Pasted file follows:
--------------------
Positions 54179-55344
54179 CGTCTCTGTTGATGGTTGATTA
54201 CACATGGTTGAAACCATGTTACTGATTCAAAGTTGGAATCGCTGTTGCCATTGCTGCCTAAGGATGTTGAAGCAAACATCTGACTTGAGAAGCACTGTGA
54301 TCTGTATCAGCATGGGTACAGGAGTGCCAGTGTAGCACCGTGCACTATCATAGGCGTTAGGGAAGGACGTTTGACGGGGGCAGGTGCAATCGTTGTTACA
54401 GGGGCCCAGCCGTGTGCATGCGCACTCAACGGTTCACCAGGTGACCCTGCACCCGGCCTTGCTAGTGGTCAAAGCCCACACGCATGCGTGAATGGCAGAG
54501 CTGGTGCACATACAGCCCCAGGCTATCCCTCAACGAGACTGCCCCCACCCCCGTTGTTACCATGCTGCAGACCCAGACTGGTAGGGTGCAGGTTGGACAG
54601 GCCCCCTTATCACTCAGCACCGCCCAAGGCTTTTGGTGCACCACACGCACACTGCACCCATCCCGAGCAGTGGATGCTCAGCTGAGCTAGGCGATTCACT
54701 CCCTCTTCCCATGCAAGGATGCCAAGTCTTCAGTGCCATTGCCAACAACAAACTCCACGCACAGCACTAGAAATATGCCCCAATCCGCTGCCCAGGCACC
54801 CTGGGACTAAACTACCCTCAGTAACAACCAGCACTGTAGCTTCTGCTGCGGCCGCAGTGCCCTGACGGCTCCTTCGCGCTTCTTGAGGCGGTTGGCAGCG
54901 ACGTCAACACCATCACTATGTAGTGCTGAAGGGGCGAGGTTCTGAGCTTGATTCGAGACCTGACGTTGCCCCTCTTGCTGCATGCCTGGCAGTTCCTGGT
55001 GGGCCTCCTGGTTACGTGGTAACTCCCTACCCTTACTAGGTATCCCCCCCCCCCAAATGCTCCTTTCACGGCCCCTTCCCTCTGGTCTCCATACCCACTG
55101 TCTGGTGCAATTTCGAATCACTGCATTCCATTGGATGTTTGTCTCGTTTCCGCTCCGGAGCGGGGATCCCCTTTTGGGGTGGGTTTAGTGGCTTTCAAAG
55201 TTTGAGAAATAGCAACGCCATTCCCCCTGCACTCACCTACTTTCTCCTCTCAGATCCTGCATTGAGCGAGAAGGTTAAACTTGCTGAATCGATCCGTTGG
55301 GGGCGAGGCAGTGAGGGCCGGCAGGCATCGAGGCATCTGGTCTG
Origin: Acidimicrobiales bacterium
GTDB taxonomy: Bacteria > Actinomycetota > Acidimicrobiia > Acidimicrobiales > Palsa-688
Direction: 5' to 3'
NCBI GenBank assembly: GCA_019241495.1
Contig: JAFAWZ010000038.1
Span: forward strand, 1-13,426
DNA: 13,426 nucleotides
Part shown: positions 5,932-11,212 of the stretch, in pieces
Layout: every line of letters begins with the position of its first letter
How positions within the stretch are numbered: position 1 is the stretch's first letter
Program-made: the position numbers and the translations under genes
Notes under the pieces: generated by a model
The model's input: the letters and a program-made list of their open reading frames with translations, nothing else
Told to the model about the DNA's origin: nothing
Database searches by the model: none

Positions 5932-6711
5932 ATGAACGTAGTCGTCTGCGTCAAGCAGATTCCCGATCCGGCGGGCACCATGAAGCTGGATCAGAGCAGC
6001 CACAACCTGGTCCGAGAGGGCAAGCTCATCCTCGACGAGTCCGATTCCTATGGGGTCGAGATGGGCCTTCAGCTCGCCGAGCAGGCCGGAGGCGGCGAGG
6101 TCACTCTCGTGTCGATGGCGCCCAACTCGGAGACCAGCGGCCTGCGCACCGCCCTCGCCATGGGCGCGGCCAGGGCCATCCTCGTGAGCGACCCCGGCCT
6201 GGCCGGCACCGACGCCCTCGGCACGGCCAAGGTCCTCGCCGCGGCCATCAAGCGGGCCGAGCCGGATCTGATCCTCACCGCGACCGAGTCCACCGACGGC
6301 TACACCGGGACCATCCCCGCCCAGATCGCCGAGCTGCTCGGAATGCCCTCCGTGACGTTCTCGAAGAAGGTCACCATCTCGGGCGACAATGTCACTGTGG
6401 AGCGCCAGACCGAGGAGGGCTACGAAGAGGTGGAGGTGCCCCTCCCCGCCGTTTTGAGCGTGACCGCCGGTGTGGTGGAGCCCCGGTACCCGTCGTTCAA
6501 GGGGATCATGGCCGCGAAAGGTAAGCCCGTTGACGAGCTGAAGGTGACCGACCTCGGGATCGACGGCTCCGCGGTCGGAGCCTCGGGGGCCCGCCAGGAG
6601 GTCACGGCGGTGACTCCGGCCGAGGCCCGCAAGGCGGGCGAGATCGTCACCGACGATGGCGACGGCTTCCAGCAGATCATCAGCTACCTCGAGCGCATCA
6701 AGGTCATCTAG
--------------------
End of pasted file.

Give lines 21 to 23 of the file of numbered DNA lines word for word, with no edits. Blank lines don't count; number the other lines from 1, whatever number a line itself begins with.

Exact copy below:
DNA: 13,426 nucleotides
Part shown: positions 5,932-11,212 of the stretch, in pieces
Layout: every line of letters begins with the position of its first letter